What is the ‘Heart of Repentance’?

MEDION DIGITAL CAMERAToday I read an excellent post from Pastor Matt Richard of Zion Lutheran Church in Gwinner, ND. In the wake of the fall of another Christian ministry leader, it is worth looking at what the heart of repentance really is.

It is ironic that in huge swathes of fundamentalism, a false view of what sin is predominates–one that more closely resembles the Roman Catholic view of the 16th Century. Where there is no clear understanding of sin, there can be no true repentance and understanding of our need of a Savior.

Pastor Richard writes:

During the time of the 16th century Reformation the emphasis and understanding of sin was primarily on the series of actions that one did or did not do. Sin wasn’t based upon evil thoughts or inclinations of the heart but upon the actions that manifested themselves physically and visibly. As a result of this narrow view of sin some people did not consider themselves to be guilty of sin. The reason being, they ran to the monasteries and religious communities and diligently worked on repenting of external sins in order to be in the good standing of holiness. In the Smalcald Articles Luther comments on his days in the monastery saying,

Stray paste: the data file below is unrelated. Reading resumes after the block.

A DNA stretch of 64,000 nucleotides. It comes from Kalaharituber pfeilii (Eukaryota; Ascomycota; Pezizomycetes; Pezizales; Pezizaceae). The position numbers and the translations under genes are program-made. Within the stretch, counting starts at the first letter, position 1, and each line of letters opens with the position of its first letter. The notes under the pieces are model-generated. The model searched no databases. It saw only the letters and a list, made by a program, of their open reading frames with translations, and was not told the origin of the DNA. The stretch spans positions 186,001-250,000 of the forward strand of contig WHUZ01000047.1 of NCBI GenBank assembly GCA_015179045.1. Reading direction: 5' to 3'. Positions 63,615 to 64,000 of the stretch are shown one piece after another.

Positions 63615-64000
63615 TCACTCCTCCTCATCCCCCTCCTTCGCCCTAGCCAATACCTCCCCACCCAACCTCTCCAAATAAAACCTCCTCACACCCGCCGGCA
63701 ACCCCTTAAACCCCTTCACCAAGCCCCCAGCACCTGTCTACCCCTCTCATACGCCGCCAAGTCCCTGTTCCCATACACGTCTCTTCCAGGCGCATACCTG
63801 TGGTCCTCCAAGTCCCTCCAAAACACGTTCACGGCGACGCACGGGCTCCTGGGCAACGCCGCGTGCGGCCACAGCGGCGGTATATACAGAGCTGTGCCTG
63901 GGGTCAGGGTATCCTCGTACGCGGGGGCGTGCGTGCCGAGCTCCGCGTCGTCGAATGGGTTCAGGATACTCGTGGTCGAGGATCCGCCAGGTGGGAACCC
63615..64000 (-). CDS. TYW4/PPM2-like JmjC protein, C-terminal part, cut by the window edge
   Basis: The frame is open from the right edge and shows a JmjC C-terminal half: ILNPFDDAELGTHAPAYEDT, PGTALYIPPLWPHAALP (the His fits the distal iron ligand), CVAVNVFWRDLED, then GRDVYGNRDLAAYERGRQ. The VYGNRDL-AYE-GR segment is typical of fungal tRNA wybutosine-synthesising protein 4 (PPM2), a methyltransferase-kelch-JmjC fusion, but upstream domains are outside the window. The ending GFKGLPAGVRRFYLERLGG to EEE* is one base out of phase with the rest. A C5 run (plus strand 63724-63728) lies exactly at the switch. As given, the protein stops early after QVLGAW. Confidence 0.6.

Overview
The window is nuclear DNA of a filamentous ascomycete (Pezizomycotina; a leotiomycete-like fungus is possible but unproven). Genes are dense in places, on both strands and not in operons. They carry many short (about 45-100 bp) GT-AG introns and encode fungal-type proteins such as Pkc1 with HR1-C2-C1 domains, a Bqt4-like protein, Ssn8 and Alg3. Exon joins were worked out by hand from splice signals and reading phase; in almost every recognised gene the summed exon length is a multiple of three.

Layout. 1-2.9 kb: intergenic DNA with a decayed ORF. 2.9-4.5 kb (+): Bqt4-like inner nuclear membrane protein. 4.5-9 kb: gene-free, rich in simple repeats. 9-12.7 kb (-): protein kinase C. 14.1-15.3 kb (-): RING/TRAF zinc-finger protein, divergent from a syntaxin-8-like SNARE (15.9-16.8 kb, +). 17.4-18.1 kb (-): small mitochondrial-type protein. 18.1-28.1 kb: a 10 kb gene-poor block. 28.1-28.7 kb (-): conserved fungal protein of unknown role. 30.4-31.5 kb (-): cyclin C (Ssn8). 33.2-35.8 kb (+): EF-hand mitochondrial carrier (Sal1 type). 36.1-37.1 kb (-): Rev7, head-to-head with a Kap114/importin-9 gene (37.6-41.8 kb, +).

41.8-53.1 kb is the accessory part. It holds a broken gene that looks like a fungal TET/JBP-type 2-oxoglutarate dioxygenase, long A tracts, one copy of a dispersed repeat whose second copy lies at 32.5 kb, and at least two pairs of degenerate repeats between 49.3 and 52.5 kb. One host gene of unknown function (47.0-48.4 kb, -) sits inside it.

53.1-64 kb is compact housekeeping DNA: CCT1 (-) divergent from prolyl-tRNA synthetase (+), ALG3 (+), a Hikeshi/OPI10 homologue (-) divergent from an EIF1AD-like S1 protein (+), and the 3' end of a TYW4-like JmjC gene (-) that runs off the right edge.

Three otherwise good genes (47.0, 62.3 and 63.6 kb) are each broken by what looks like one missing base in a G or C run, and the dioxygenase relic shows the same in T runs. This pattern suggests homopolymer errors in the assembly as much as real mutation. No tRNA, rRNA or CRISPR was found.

“We fought against evil thoughts by doing such things as fasting, staying awake, praying, saying Mass, wearing coarse garments and sleeping on hard beds. According to our teaching, some monks were regarded as holy, without sin, and full of good works. Also, since we had more good works than we needed to get to heaven, we could communicate and sell our good works to others.[1]”

Read the entire post by Pastor Richard here. To those who may say, “I know all this”, I have found it helpful to be frequently reminded of these things. We, as humans, have an unfortunate tendency to forget.

One thought on “What is the ‘Heart of Repentance’?

  1. J says:

    For Reformation Day many online were sharing the 95 Theses. There were many Roman Catholics pointing out that the RCC today upholds Luther’s ideas better than today’s Evangelicals. Amazing how far we come :/

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